Kansas state Treasurer Steven Johnson, accompanied by a sign language interpreter, outlines Wednesday at the Dole Institute of Politics formation of a coalition dedicated to urging more than 5,000 individuals on the state's waiting list for intellectual or developmental disability services to participate in the ABLE savings plan and maintain eligibility for Social Security and Medicaid assistance. (Tim Carpenter/Kansas Reflector)
Kansas state Treasurer Steven Johnson, accompanied by a sign language interpreter, outlines formation of a coalition dedicated to urging more of the 5,100 individuals on the state’s waiting list for intellectual or developmental disability services to open an ABLE savings account that won’t interfere with eligibility for Social Security and Medicaid assistance. (Tim Carpenter/Kansas Reflector)

Laura Howard, secretary of the state Department for Aging and Disability Services, said the project was initiated by Sara Hart Weir, executive director of the Kansas Council on Developmental Disabilities. Both have relationships with disability network stakeholders in Kansas who interact daily with individuals and families.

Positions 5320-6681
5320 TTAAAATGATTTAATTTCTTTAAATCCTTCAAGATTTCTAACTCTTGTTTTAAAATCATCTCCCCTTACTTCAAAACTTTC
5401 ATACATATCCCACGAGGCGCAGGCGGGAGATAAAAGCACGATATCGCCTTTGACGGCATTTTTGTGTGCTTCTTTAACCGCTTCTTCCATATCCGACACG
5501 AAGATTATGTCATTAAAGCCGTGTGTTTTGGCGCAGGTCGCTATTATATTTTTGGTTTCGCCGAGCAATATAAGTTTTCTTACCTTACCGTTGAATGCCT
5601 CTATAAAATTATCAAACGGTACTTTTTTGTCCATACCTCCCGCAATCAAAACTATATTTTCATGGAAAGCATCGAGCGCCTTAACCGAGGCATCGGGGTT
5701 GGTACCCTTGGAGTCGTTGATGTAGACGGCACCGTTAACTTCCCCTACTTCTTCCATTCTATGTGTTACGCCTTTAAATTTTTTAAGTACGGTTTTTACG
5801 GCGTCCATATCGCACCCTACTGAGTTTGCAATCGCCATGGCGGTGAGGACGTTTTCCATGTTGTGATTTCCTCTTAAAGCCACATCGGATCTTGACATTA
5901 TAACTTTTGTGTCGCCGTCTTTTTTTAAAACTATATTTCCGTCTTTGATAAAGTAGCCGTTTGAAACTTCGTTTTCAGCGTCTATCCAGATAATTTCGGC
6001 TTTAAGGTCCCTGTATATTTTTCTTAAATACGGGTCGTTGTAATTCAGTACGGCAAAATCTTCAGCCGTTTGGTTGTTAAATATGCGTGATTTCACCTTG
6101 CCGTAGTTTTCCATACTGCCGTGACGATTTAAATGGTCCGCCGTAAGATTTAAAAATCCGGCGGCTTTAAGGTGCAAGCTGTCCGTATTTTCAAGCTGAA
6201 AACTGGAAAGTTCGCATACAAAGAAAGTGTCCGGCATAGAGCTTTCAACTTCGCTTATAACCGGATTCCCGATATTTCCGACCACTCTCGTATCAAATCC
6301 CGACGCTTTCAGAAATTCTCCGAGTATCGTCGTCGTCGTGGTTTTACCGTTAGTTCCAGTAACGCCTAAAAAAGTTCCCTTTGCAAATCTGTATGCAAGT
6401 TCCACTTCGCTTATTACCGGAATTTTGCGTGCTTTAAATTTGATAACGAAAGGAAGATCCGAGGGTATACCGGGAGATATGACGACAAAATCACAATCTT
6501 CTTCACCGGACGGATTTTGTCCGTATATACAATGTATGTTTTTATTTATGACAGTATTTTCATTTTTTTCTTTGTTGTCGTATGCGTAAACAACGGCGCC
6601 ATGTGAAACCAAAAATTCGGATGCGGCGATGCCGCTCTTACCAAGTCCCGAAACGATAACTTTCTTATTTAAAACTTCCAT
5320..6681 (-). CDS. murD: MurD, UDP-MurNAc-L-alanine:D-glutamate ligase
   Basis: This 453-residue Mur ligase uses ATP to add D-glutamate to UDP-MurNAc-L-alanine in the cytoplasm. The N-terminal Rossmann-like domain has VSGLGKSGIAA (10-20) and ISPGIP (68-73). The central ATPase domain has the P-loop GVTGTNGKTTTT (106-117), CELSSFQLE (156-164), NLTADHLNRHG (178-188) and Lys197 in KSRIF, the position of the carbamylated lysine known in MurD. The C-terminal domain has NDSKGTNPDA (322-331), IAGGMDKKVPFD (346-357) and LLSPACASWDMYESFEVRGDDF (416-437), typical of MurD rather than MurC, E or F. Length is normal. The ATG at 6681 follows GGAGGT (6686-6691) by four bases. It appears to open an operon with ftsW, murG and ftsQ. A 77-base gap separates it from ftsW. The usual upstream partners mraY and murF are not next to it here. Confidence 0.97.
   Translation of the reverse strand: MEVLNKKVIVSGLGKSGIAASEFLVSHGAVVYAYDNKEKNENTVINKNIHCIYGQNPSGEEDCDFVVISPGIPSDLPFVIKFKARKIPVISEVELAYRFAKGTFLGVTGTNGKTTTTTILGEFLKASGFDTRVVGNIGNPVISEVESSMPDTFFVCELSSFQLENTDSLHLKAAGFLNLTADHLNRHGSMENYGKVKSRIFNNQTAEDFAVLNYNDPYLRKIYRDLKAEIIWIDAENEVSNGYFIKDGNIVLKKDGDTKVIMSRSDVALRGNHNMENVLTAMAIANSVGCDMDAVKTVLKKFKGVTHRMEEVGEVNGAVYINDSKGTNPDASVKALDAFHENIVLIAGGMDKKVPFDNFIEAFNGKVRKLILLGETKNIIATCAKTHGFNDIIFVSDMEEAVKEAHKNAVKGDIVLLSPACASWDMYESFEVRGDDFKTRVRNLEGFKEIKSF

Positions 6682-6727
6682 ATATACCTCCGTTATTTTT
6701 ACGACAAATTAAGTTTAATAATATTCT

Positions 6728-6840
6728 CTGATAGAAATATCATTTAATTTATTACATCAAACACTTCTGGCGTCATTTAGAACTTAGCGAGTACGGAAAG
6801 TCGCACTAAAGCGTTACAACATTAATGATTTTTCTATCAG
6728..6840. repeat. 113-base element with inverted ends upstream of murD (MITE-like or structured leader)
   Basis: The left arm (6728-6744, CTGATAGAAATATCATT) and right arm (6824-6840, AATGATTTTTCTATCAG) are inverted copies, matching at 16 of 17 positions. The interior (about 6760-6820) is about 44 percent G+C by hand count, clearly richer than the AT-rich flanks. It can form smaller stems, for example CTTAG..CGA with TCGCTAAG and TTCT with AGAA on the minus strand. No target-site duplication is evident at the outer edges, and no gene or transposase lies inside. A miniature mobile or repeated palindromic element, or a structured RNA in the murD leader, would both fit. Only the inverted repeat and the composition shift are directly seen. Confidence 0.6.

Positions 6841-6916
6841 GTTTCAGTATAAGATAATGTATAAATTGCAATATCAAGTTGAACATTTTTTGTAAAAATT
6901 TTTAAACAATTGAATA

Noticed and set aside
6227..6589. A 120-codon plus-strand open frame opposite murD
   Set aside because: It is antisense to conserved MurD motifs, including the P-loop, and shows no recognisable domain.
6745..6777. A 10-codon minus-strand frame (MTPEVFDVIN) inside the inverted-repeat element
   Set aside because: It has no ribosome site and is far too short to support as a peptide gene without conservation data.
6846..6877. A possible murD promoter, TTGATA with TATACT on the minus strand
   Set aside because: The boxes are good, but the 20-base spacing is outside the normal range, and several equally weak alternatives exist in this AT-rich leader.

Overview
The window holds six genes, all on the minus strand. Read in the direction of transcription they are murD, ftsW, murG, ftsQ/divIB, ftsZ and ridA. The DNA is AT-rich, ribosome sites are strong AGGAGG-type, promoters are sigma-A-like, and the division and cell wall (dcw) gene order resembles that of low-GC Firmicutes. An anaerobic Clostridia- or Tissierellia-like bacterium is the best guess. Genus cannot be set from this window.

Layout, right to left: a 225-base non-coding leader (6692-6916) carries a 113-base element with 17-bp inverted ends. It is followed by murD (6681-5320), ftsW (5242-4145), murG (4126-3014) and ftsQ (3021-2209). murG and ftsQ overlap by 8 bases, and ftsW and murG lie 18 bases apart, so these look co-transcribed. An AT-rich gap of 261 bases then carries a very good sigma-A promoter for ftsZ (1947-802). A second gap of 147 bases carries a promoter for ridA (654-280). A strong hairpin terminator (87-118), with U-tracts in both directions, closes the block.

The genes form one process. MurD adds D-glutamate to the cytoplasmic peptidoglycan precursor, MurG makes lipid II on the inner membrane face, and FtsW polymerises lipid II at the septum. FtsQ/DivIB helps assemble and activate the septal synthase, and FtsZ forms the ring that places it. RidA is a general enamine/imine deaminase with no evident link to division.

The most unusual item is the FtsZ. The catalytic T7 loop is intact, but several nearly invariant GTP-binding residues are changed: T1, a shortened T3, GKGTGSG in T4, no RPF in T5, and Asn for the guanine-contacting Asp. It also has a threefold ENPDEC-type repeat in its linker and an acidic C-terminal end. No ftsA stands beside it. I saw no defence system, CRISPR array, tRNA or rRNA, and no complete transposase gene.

“I think there’s something we can do together that can really make a difference for people today,” Howard said. “We think we can make a targeted effort, particularly for those individuals and families who are waiting for those services on wait lists.”

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Weir said discussions about forming the collaboration began in September. She said she was emotional about launching the project to bring more Kansans into the ABLE fold. She began working on federal Achieving a Better Life Experience Act, or ABLE, legislation in 2006. It took eight years for Congress to adopt the law recognizing Virginian Stephen Beck Jr., who had Down syndrome and died in 2015.

“There was a lot of blood, sweat and tears put in that effort. But most importantly it was the personal stories of our self-advocates, our family members and caregivers,” Weir said. “To be able to sit around kitchen tables and help families open up their ABLE accounts, it really does come full circle.”

Weir said the disabilities council would propose to the 2024 Legislature a series of ideas for shrinking the Kansas waiting list for services to people with intellectual or developmental disabilities. She said the council also would urge lawmakers to address the workforce and caregiver crisis in Kansas.

The announcement occurred at the Dole Institute of Politics at the University of Kansas. It was intentional, given Dole’s legacy as a disabled veteran from wounds suffered in 1945 and his advocacy for passage of the Americans with Disabilities Act in 1990.